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  • (01. January 2010., 10:27:49)

Author Topic: BitTorrent's La-Z-boy vision: a client in every NAS, a pipe into every TV  (Read 3352 times)

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BitTorrent announced yesterday that Buffalo Technology will begin embedding BitTorrent technology into its NAS line of products. The company also announced the release of the final version of a Software Development Kit for use in consumer electronics, a sign that BitTorrent wants to see all manner of devices join the P2P revolution.

In an conversation with BitTorrent president and co-founder Ashwin Navin and director of communications Lily Lin, I learned that BitTorrent currently aims to close the gap between the internet and the television by "focusing on devices that allow people to enjoy media in their living rooms." It's apparent that BitTorrent has goals similar to Joost: both want to cross over into the land of the La-Z-Boy, all while maintaining a strong presence on our PCs as well. BitTorrent hopes consumer electronic manufacturers will use the SDK to embed BitTorrent software on "set-top boxes, digital media players, routers, and NAS storage devices" and that they "expect one or all of those [devices] to merge with televisions in the future." However, Navin did note that they don't have any plans to break into the mobile market at this time, but we all know that it's not out of the question in the future.

BitTorrent, currently approaching 160 million installs with their PC client, is already working with their fifth partnership, Buffalo Technology, on a NAS device that will provide massive amounts of storage for BitTorrent data. Other previously announced partners include Netgear, Planex, ASUS, and QNAP, as well as chip manufacturers IAdea/Star Semiconductor and Marvell Semiconductor. Now with a finalized SDK, BitTorrent hopes to see its partner list grow.

While discussing Buffalo NAS devices, Navin also said, "[the] NAS product line is one that has tons of storage, shipping terabytes. Running BitTorrent means an always-on BitTorrent that can be remotely configured to queue up downloads from or any other place." An always-on BitTorrent would also mean that more seeds could be made available, and as a result of that, potentially faster download speeds for more torrents in the wild. We discussed a similar device concept last summer, although we expect the new NAS devices from Buffalo to take the cake with expected capacities exceeding a terabyte.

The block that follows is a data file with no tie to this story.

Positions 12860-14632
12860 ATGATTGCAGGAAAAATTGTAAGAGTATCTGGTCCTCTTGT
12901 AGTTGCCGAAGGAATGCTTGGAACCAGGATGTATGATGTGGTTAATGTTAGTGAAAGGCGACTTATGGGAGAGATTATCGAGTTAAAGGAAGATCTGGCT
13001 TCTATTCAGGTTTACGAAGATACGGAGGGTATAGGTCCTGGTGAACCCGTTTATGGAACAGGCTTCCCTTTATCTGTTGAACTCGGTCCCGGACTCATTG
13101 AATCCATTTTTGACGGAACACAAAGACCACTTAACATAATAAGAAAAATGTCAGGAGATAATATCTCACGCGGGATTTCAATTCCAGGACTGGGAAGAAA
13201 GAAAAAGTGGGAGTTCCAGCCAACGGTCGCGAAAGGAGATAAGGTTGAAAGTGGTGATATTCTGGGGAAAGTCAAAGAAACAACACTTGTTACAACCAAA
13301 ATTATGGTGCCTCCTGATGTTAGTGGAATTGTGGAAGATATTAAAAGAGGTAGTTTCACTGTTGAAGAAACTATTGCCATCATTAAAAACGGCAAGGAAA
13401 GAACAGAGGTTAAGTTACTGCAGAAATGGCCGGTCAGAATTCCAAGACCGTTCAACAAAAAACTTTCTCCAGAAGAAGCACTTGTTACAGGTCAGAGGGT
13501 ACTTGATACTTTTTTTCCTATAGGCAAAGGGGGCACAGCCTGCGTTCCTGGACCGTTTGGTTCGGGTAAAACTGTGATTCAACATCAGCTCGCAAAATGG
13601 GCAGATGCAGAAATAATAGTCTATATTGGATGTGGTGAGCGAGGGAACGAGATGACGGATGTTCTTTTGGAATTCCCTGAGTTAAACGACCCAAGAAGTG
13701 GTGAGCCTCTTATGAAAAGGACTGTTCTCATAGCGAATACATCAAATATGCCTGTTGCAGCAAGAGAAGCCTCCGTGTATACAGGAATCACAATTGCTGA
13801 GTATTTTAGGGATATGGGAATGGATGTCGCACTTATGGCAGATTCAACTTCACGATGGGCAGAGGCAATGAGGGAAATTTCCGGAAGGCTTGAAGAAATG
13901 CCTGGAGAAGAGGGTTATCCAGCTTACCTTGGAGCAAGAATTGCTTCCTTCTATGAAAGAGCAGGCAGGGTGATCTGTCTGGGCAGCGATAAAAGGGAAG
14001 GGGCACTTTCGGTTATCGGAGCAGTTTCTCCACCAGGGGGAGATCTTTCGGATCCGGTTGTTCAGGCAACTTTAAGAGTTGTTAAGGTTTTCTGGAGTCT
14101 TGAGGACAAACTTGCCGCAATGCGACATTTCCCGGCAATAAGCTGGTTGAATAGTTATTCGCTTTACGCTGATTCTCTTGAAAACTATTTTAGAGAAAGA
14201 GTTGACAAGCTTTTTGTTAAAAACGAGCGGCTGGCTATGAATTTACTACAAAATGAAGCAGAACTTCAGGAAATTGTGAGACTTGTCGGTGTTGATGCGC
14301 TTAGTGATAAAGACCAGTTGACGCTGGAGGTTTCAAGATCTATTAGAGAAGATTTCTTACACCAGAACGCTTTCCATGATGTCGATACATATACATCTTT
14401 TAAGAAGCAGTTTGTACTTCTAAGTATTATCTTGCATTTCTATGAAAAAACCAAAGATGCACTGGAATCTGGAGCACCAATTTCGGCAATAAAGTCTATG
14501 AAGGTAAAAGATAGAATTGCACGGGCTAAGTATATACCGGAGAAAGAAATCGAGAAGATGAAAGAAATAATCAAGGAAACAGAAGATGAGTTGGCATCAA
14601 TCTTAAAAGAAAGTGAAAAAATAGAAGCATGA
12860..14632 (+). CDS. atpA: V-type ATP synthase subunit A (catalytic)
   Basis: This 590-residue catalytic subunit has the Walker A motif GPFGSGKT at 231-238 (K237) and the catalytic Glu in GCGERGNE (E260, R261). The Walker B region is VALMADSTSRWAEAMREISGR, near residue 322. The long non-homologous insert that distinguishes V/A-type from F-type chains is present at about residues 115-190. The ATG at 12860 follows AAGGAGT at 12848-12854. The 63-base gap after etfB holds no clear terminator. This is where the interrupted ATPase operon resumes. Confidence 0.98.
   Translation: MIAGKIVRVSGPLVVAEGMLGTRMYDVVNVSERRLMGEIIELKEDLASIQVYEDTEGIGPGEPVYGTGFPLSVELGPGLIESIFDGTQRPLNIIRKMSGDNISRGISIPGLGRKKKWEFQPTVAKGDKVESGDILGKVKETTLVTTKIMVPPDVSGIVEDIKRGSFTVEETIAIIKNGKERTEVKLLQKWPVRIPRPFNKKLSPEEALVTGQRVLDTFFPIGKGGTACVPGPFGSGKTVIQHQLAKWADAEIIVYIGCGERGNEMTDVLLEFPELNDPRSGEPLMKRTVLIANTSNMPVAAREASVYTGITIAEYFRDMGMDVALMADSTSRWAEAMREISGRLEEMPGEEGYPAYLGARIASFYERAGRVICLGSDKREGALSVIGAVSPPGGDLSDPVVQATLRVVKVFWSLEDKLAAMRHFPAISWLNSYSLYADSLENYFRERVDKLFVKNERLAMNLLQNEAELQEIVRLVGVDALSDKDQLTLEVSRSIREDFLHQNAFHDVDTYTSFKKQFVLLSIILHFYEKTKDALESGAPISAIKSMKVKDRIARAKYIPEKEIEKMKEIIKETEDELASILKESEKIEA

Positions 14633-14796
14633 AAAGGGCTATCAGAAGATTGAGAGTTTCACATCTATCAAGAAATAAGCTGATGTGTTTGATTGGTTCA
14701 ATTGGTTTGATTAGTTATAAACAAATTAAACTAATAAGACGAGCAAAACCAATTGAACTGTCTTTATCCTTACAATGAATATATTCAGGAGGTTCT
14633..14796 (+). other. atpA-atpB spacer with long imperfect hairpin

I think one of the most frustrating problems with torrents in general is that they can often take quite a while to download unless they're truly hot. Imagine waking up before work in the morning, queuing up a few torrents, heading to work, and then coming home at 5 PM with your video downloads stored on a NAS device ready to be viewed from a PC, set-top box or a through a digital media adapter on your TV. When Buffalo was asked whether the company would follow Netgear's lead by offering BitTorrent on their line of media centers, I got the impression that Buffalo will likely stick to embedding strictly in their line of NAS devices, at least for now.

There isn't an official word from Buffalo about when the NAS device will be available for purchase, but those interested in the kit can get more information by visiting BitTorrent's web site. Now go forth and develop.

Ars Technica
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